Both our gender identity and sexual identity make up a fundamental part of who we are. Some people identify with a different gender from the one they were assigned at birth. Gender Dysmorphia involves a conflict between the gender an individual identifies with, and the one they were physically assigned. For people with Gender Dysmorphia, this conflict can involve being uncomfortable with their body, expectations of social gender roles, or both.
The experiences, and sometimes struggles, of those with who have conflicting feelings about their gender vary hugely. Whilst some individuals recall intense feelings from a young age and express they have always felt trapped in the wrong body, others become confused about their gender identity later in life, sometimes even after getting married and having children. In the latter case, this is often not because the individual has suddenly changed their mind, but because they have previously tried to deny or ignore feelings around their gender identification. As an adult, coming to terms with gender identity confusion can seem impossible. If you have grappled with anxiety and confusion about your gender identity, you may be terrified of the impact this will have on your family, and even your career. Seeking the support and advice of a psychologist is often the first step.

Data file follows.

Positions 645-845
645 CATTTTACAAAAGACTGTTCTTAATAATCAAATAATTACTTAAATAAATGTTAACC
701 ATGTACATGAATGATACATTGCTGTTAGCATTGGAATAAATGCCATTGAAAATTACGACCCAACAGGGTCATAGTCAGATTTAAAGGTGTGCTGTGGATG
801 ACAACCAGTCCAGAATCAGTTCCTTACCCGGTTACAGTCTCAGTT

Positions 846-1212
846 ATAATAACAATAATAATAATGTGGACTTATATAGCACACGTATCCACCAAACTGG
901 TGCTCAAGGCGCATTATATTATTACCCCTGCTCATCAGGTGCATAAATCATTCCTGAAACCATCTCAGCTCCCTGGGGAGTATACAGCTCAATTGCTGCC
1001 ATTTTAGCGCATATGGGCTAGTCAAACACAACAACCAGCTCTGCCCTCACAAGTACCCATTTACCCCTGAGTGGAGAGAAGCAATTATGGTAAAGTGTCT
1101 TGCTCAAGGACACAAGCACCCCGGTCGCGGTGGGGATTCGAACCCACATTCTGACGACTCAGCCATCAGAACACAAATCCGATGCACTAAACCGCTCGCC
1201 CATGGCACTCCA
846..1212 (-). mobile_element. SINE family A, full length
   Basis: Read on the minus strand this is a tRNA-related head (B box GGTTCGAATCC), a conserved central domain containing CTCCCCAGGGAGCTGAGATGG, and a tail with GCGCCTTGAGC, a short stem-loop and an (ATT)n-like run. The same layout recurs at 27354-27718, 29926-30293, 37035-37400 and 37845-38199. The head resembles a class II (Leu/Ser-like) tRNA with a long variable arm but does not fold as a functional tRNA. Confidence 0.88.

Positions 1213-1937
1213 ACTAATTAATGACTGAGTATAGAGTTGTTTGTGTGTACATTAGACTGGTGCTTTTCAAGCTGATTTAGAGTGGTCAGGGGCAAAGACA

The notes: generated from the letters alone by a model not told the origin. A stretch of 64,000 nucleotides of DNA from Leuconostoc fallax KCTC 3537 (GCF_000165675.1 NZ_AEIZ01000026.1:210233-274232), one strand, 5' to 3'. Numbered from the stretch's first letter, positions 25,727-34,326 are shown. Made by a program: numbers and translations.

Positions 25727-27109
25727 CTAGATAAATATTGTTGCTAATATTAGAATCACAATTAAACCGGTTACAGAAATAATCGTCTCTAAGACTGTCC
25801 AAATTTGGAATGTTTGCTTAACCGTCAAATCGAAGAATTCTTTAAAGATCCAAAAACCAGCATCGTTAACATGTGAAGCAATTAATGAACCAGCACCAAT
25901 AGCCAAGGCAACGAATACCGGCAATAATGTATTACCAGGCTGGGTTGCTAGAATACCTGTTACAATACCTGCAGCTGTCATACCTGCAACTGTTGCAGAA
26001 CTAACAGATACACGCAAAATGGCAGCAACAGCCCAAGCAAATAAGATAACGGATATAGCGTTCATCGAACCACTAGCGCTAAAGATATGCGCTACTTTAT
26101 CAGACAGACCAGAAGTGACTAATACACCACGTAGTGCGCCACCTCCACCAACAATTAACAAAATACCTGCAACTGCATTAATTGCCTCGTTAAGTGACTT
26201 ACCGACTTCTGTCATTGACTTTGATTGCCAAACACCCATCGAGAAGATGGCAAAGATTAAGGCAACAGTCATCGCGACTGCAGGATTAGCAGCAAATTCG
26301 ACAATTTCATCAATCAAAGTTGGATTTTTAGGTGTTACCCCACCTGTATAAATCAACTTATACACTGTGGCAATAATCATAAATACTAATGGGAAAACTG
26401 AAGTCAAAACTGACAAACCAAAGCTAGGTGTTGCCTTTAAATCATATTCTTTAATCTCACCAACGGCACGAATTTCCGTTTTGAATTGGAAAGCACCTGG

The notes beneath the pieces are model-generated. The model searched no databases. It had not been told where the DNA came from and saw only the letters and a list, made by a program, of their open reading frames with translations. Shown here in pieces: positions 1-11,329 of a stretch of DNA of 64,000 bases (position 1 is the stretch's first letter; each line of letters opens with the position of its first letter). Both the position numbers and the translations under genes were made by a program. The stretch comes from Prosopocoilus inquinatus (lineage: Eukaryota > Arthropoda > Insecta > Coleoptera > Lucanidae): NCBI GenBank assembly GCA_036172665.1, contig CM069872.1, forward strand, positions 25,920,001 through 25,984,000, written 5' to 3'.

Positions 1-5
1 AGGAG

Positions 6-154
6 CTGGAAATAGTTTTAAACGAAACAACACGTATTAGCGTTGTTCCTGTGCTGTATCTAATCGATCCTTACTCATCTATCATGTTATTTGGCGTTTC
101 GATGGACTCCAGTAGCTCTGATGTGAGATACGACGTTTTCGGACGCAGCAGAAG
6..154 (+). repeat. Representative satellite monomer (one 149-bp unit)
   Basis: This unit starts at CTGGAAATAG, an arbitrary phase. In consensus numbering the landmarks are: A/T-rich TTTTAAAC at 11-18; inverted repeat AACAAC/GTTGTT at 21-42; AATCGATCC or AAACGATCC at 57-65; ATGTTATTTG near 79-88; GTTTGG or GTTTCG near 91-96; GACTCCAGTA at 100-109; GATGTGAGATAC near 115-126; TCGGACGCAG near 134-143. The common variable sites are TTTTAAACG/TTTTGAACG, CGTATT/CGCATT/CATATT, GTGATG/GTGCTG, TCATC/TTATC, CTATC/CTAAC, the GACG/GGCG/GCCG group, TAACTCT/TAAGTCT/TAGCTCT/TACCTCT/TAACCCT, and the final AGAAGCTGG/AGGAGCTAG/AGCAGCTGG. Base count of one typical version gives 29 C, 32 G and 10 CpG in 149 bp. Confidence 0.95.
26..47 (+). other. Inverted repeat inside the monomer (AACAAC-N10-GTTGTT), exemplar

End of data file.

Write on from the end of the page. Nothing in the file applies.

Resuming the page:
On the other hand, sexual orientation/identity is completely separate, and distinct from, gender identity. Sexual identity refers to a person’s thinking about who they are romantically and sexually attracted to. Sexual orientation ranges along a continuum, from exclusive attraction to the opposite sex, to exclusive attraction to the same sex, and can therefore also be a source of confusion and sometimes, distress. It is not uncommon to feel under pressure to identify with one sexual orientation. However it is becoming openly accepted that sexuality is more fluid, and individuals may be anywhere on the continuum. If you are experiencing distress as the result of confusion surrounding your sexual identity, fear of stigma and/or disapproval of family and friends may be stopping you from facing these feelings. Alternatively, you may feel confident that you understand your sexual identity but need the help of a professional to communicate this to family and colleagues.
Due to the difficulties members of the LGBTQIA+ often face, there are high rates of mental health concerns, including depression, anxiety, and drug and alcohol addiction. However, when able to live out their daily lives with both a physical embodiment and a social expression that most closely matches their internal sense of self, LGBTQIA+ individuals live successful, productive lives, indistinguishable from anyone else.
If you are struggling with either gender or sexual identity concerns, seek help from a psychologist. Some of the ways your someone.health psychologist can help include: